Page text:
In the south-eastern part of Debrecen, on Monostorpályi Street, there is the only open-air religious cemetery in the city, the walled Israelite cemetery. The Jewish cemetery in Debrecen is one of the city’s heroes’ cemeteries, because of the military heroes and war victims who rest here. By the second decade of the 21st century, the memorial park, established in the early 1840s, had 7,000 graves. The names of some 8,100 people buried here are recorded in the cemetery’s registers. Among the many thousands of civilians buried here, a significant number of the deceased have a military background. Among them are the heroic soldiers of the 1848/49 War of Independence, as well as those of the First World War of the 20th century, the “Great War”, some of whom were buried far from home, and others who became heroes in the cemetery. Among the graves are those of the heroes of the Second World War and of the labour heroes who were victims of mass murder in 1944, as well as many gravestones and memorials to the victims of the Holocaust.
The history of Judaism began in the immediate neighbourhood of the contemporary municipality in the second half of the 18th century, in the days when the Debrecen Fair gained recognition as a nationwide significant event. It was Act XXIX. of 1840 that created the opportunity for the Jewish community to move into free royal towns such as Debrecen. Until this legislation entered into force, only those Israelites were permitted to stay inside the town gates of Debrecen – from sunrise to sunset - who came here because of their work, for example peddlers. They were mostly members of the populous Israelite community of the neighbouring village of Sámson (Hajdúsámson). The Debrecen Council Report issued on 27 January 1840 stated that “in accordance with the prevailing local customs, Israelites are not allowed to live here”. Nonetheless the settlement opportunity created by the new law was not initially seized upon by the citizens of Sámson, but rather by those coming from remote areas, even though many Jews already lived in various noble inns leased by Jewish leaseholders outside the gates on Várad Street. The first such permits were applied for about a decade later.
The first natural sign of finding a home and religious life was the almost immediate establishment of Debrecen’s congregational cemetery. Even though the community of the first settlers consisted of only a few families, on their behalf in the spring of 1842, József Fischer, Henrik Katz, Károly Fried and József Csillag turned with their request to the town’s magistrates’ court to establish a cemetery outside the gate of Várad Street. To support their argument, they referred to an event, namely that in the vicinity of the southwest corner of Homokkert (Sand Garden), a ritual burial had taken place in the previous year at the old cholera cemetery. This is also confirmed by the cemetery records that mention a funeral of a spinster called Rézi Meisel and two other unnamed people from 1841. In accordance with a the decision of the "elected sworn audience and council" of Debrecen, a 200 square fathom (about 712 sqm) area was dedicated for burial purposes on today's Monostorpályi Road, and at the same time the rules pertaining to funerals were stipulated. However, instead of a stone fence, the officials only agreed to the construction of a simple wooden fence, citing the fact that other cemeteries of the settlement were only protected by ditches.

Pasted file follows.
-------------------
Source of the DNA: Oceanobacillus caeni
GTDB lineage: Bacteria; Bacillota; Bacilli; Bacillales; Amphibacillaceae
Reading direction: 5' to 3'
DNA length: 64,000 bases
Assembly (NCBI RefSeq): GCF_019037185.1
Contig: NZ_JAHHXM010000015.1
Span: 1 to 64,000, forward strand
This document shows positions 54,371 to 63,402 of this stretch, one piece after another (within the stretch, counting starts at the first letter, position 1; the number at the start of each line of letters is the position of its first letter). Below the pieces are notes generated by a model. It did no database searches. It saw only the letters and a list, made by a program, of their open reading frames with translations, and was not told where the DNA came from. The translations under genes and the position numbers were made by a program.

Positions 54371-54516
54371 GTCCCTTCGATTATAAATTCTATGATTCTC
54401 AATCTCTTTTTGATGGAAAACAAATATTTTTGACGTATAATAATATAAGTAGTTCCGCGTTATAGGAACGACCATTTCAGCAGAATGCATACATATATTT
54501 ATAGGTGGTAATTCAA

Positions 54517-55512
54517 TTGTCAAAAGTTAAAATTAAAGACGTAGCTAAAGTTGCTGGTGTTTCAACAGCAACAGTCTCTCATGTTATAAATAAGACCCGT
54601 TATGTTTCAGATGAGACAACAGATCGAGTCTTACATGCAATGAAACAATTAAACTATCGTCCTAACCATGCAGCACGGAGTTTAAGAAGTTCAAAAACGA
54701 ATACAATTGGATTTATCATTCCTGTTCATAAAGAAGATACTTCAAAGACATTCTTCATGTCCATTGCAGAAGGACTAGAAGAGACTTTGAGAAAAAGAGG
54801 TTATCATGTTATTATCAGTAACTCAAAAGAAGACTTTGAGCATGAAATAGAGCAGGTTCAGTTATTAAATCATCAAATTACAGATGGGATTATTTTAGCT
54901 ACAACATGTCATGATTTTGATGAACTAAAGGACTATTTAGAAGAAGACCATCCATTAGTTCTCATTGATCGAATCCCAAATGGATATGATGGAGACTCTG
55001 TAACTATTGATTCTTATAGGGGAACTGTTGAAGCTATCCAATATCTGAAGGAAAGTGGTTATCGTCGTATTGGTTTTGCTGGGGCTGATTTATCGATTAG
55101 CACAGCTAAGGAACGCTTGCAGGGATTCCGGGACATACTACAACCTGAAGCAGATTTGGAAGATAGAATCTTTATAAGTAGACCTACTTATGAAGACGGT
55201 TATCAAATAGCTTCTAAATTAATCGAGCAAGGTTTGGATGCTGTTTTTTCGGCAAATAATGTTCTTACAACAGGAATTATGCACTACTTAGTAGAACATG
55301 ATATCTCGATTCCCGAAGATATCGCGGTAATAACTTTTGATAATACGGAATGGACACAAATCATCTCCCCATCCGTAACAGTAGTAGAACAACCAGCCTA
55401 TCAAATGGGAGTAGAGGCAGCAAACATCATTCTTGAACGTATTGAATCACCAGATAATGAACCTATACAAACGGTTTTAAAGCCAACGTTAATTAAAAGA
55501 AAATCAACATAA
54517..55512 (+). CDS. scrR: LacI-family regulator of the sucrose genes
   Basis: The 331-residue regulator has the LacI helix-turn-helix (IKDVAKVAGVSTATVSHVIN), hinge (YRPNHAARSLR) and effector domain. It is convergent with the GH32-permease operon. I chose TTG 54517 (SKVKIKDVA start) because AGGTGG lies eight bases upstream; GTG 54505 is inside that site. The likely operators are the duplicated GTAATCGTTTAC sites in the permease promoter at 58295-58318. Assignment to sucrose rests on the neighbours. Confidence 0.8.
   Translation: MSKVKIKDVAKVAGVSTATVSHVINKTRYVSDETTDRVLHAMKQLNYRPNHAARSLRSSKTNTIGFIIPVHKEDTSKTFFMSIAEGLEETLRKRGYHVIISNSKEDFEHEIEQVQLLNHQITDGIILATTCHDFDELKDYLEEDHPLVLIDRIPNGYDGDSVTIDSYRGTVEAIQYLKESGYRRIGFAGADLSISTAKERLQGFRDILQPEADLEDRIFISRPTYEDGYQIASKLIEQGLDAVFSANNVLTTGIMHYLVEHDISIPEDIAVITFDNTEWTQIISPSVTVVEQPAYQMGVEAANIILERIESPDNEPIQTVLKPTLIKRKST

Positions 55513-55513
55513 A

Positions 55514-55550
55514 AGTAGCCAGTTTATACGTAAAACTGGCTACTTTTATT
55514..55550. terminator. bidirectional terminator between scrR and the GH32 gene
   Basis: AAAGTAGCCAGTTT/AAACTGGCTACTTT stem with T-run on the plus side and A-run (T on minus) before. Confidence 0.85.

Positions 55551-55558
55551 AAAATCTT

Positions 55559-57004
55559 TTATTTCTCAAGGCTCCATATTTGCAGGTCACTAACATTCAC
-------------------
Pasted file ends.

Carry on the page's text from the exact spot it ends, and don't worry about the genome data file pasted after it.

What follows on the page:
The Jewish Community of Debrecen, which – due to its strict religious protocols - kept insisting on a solid brick wall, finally turned for help to the Locotenential Council, which finally ordered the town council to comply with the request by introducing a law on 29 July 1845.
In order to comply with the strict ritual of burying the dead that harked back to Talmud times, the Chevra Kadisa (Holy Society) was founded in Debrecen on 12 April 1852, the statutes of which were ratified in 1877. This organization - which acted in the interests of all the denominations - first expanded the area of the congregational cemetery under their own management in 1855, and later on several different occasions.
The town-owned fenced off property was purchased in 1866, and the ownership rights were registered for the Chevra Kadisa in the land register in 1867.